Q.: What activities have you become involved in during your time in Baku? 

A.: During my time in Baku…It’s probably easier to reply with the activities in which I haven’t been involved! I’m very active and interested in almost everything. The effort of trying to help our two distant countries to find each other and get to know each other is what demands most of my time. I assure you that I’m working 24 hours a day and on every minor detail in order to achieve that objective. I’m a part of the Diplomat Spouse Association and participate actively. We do various activities during the year, both to become more involved in society, and to help each other mutually.

I challenged myself to learn Russian in order to communicate, and I think I’ve succeeded. It used to be really stressful not being able to ask for something as simple as a glass of water the way I like it, fizzy with lots of ice and lemon, the opposite of what is customary here. But thankfully, I think I have accomplished much more than that. Language is a great tool for communication, but I have also discovered a second and very strong method of communication –art!

 

Q.: You have received recognition for some of your artwork in Baku. Could you tell us a little about your art? 

A.: I gained an extra tool for communication thanks to my beautiful Turkish neighbor Pakize. She invited me one afternoon to the studio of the artist, SakitMamedov, and I went there without ever having touched a brush before in my whole life. The funniest thing was that I couldn’t even communicate due to the language barrier, and so with zero experience and absolutely no ability to communicate verbally, we developed a fun and original system of signals, which was an excellent exercise for my brain, and from there I passed to the canvass the language that bonds us without words.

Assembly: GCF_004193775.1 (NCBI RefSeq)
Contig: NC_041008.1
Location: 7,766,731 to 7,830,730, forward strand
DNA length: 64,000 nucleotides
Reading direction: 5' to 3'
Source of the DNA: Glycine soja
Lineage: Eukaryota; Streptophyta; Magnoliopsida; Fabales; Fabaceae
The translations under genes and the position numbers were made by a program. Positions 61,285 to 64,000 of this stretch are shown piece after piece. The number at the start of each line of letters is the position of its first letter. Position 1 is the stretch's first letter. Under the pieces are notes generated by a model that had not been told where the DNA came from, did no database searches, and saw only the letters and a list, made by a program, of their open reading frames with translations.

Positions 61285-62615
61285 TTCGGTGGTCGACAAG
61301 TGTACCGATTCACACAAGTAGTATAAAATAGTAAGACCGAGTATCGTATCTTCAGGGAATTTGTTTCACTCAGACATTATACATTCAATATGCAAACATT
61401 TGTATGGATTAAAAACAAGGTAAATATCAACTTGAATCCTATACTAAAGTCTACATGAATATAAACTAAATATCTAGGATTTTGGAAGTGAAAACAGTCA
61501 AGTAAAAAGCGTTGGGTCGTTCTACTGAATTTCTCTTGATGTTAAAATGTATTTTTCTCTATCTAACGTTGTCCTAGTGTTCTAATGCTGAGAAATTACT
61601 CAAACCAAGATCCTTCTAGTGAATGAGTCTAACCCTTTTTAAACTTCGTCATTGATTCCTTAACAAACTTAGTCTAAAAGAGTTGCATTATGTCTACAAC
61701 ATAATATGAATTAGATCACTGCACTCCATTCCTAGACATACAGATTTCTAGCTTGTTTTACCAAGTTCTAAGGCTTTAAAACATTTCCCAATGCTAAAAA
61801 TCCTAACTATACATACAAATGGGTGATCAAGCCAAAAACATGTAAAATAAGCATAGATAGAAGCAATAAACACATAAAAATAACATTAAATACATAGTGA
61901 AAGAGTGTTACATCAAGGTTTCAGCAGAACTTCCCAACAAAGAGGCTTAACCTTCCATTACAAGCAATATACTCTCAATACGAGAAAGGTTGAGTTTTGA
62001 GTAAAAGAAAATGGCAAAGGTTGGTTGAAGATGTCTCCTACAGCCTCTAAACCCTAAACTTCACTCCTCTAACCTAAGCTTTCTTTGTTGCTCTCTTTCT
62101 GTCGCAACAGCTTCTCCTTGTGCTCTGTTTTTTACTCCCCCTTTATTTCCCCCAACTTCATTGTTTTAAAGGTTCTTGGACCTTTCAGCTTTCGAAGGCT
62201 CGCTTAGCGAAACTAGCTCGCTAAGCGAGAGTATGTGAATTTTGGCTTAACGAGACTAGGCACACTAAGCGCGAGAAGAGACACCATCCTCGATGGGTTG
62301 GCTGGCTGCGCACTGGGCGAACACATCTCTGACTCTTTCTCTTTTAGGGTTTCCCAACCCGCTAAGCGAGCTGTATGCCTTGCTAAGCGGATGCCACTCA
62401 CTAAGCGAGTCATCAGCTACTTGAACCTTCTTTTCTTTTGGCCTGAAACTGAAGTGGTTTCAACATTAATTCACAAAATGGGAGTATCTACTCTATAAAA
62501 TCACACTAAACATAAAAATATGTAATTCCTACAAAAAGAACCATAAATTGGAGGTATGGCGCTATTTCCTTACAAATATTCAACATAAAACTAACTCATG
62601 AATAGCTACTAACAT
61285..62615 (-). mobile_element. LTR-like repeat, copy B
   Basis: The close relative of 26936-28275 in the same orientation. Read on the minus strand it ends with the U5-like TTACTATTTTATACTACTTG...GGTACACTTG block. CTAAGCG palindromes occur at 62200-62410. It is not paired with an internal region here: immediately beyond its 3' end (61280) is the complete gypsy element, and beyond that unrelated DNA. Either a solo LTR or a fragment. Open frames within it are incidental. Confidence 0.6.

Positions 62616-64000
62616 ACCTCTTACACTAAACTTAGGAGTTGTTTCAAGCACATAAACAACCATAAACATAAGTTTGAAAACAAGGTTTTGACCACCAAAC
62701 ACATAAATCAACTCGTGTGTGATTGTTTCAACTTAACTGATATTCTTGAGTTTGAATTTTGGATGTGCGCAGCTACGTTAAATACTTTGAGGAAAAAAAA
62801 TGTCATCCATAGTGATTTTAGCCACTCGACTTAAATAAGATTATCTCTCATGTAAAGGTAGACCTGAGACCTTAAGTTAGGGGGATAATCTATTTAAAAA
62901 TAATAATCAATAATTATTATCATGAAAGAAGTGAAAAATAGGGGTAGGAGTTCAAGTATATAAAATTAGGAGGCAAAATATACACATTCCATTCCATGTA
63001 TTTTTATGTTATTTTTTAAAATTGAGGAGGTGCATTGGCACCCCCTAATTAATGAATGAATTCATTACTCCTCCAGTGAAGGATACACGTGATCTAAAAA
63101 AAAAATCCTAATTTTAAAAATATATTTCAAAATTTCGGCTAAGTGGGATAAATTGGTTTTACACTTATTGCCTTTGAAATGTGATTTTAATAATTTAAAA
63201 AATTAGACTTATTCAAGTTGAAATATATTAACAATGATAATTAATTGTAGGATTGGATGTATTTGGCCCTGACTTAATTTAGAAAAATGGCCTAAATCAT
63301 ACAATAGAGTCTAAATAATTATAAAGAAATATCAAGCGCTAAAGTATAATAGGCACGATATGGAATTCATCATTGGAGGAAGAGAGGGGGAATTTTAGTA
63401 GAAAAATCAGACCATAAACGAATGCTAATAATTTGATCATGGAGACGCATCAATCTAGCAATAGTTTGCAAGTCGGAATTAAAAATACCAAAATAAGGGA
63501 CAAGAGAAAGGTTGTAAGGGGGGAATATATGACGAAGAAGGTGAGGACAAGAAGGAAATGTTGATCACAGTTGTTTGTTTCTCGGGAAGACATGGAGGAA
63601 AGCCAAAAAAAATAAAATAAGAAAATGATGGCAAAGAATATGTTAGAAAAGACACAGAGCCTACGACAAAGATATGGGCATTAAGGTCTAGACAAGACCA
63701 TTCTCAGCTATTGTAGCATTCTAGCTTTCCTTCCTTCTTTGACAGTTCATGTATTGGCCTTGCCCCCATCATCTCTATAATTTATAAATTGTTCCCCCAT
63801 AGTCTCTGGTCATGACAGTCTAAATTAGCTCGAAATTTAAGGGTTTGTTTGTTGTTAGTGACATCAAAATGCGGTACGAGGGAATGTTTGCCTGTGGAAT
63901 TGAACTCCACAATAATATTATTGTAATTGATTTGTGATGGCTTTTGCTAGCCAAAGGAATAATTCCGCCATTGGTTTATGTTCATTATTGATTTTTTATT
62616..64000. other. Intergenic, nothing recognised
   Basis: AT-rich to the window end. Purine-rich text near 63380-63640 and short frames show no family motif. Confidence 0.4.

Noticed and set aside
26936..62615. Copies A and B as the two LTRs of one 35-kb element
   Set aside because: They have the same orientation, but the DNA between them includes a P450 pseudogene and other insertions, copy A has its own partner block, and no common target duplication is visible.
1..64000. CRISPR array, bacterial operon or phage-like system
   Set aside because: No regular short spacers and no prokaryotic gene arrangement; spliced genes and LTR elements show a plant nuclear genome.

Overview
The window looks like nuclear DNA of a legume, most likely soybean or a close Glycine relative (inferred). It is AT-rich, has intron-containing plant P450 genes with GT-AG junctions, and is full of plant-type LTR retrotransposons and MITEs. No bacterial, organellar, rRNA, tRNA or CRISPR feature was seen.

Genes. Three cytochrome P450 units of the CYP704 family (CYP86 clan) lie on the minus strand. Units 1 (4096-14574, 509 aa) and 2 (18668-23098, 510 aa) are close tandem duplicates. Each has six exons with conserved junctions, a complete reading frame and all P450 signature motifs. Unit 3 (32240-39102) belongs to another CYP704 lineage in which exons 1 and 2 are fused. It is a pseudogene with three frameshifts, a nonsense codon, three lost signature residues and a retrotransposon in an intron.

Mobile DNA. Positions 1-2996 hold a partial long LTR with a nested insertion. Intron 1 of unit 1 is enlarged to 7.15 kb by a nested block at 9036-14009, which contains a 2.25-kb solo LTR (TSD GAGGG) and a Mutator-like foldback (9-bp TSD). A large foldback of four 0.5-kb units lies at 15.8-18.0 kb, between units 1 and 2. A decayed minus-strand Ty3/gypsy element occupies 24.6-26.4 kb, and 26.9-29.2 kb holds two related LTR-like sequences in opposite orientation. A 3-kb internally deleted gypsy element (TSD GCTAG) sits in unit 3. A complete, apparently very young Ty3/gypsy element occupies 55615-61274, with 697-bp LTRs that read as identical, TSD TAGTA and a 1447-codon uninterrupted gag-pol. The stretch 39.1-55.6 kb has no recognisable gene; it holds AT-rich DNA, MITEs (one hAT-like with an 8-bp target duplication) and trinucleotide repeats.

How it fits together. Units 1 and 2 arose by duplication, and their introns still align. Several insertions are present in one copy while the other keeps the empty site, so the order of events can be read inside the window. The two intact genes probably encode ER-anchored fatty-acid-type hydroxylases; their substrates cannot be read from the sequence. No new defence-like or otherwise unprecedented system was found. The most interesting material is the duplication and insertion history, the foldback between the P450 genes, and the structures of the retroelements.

Then I met Turán. She helped me become friends with the colors and oil paints. She made me translate my feelings to the canvas with a paint brush. She is my painting instructor and a true Azerbaijani talent—a bright, young woman, what else could I ask for!

I’ve been painting for the last two years, and twice have had opportunities to exhibit some of my paintings, cementing my new tool for communication, art.

Q.: What is your favorite thing to do in Baku or Azerbaijan and why?

A.: What I like to do the most in Baku might seem simple, but it’s simply mesmerizing: watching the Caspian Sea from my balcony – sometimes when it is cold, it appears completely still and solid – watching the sun rise from the east every morning, and the moon reflecting in the sea at night, while just breathing in the air. What a question!

Q.: Azerbaijan is quite proud of its national cuisine. What is your favorite Azerbaijani food or dish?

A.: The kitchen is another way for us to get to know each other better, because you smell food, mix it, swallow it, and it stays with you, inside; it makes you a part of a shared experience. Shah pilaf has to be my favorite, as well as herb gutab. They are very original flavors and different to our own. I also try to share the Argentinian cuisine, empanadas, asado, wine, and dulce de leche and –why not! – mate. Just as I’ve acquired a taste for delicious Azerbaijani tea, I’ve taught my friends how to drink yerba mate with hot water and our traditional metallic straw.

Q.: Is there anything that you have not yet done in Azerbaijan that you would like to do in your remaining time in Baku?

A.: Something I haven’t done yet in Baku? Let’s see, I would like to go fishing! But of course I’d return the fishes to the water afterwards.

 

Q.: What do you most admire about your husband? What does he most admire about you?

A.: What I admire the most in my husband is his honesty and vocation of service. He really is someone deeply involved in his duties and has an outstanding clarity in his objectives. He treats every single person with this same simplicity, and yet at the same time he is a man of deep thoughts – pragmatic, concise, and efficient.

What does he admire in me? Though he is a man of few words, his admiration for me is clearly manifested by the way he looks at me with his soft bright smile – those who know him will know what I’m talking about. He sees me like a whirlwind, interacting with everyone in different ways at the same time. He always watches me from a distance. I think he also admires my perseverance; we have been together for over 30 years.

 

Q.: And finally, our signature question: It’s said that behind every successful man there is a woman. How does this manifest itself in your family?

A.: They say that behind every great man, there is a great woman. In our case it’s besides, BESIDES a great Carlos walks Marta.

Thank you very much,

I love Azerbaijan.